RasPI 3 Wifi External Antenna Mod
After reading all the excitment over that past couple years about using the RaspberryPI as a transmitter I finally broke down and bought one. I now have the RasPI 3 with the onboard WiFi and a faster processor over the previous models. While researching different projects to try with the RasPi I came across a nice and cheap metal enclosure with a fan. Cost was around $14, much cheaper than any other metal enclosure I've found.
After putting the PI in the box and watching the fan spin for a few minutes I slapped my forehead in disgust over not thinking about the WiFi signal. Metal is a notorious blocker of RF, of course, so I now had three choices. Remove the RasPI3 from the case and add it to the pile, use an external WiFi dongle (taking up precious usb elbow room), or modding the PI for an external WiFi antenna.
I decided adding a chassis mount RP-SMA connector to the case and running a pigtail to the board would be the hackiest and coolest looking way forward. The only problem now was how to go about it in a way where I retained the best signal strength both in and out.
I did a little googling to see what other have done and came across a post from wardr's blog at dorkbotpdx.org where he (I assume) has a nice tutorial on how to go about the process in a couple different ways. Lots of nice pictures (better than my old Galaxy S3 will take anyway).
It turns out the RasPI 3 has an unpopulated partially exposed U.FL pad on the bottom of the PCB. I didn't think about taking pictures at the time so sorry, there are no before pictures from me but wardr has some on his blog.
A few notes. A part of this mod is not for the faint of heart. A tiny 0 Ohm resistor has to be moved about 45 degrees and resoldered. When I say tiny I mean human hair tiny. Resistor size is 0201. very very tiny. This resistor/jumper is located on the output side of the 2.4GHz filter. I'll circle it in the pic below, red dot is where it is stock, yellow dot is where you move it to. You could remove the resistor and place a solder blob on the other connection to supply signal to the U.FL connector instead, but you may lose a couple dBs of signal by not using the resistor. If you're not overly concerned then use the solder blob method. I stole the U.FL pcb mount from one of my ESP8266's modules.
And here it is with the pigtail connected, the grey wire to the right is explained on down the page:
Turn your RasPI 2 or 3 into a Full Featured SDR Transciever Mod:
I decided while I was adding an RP-SMA connector for WiFi I might as well add on a normal SMA chassis mount connector for the PITX and similar TX application use. Doing this you can turn the RasPI 3 into a complete SDR transciever when used with an RTLSDR, Nongles.com N3 SDR, AirSpy Mini, or other USB enabled receiver. If you consider the low cost of a enhanced RTLSDR type devices, a RasPI 2 or 3, and a handful of parts to make a Low Pass / Band Pass filter, you can have a complete SDR transciever capable of RX/TX across HF, VHF, UHF, and beyond with a little dark magic and persistence. All for under $50-$75 USD.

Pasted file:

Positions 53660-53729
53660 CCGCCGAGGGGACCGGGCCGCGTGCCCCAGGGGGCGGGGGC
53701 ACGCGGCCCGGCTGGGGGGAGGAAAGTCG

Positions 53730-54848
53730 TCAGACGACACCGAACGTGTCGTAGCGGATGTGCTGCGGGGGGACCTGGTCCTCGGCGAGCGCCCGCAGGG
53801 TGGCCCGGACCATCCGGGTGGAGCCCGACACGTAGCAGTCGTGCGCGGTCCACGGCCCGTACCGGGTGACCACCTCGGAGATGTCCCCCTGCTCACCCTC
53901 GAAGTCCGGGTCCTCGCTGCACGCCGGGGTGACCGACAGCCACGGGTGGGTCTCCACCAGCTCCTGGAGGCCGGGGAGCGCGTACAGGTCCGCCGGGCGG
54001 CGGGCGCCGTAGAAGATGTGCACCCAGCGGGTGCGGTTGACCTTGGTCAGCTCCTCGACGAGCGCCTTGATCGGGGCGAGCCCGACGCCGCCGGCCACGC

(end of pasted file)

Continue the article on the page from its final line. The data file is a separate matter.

This part is just soldering some tiny coax I repurposed out of an old VHF all mode transciever that has gone on to its reward. Center conductor to physical pin 12 of the GPIO and shield to a ground pin. Feeding it to a regular female chassis mount SMA connector. Once you've completed this you'll be able to easily swap out filters and amplifiers for the appropriate bands of operation in a flash without jacking around with the GPIO pins all the time, AND it also frees up the top side of the pins for any hat's your PI likes to wear. For example, a flashy LCD touch display to impress the ladies when cruising the ham shack.
And, all together and ready for mischief:
And maybe an antenna for some long range mischief on WiFi?
Here's a post on RTL-SDR.com's site with links to software and code to get your started TXing with a PI. Including DATV! http://www.rtl-sdr.com/transmitting-fm-am-ssb-sstv-and-fsq-with-just-a-raspberry-pi/
Remember to use proper filtering when transmitting with a RasPi. These things will put out harmonics as far as the spectrum analyzer and FCC can see if you don't properly filter.
In a follow up post I'll install and play around with some of the different code available for RX/TX use. And in yet another post show how you can use the built in WiFi with some modified drivers to do some pen testing and other security research related tasks.
Have fun and 73.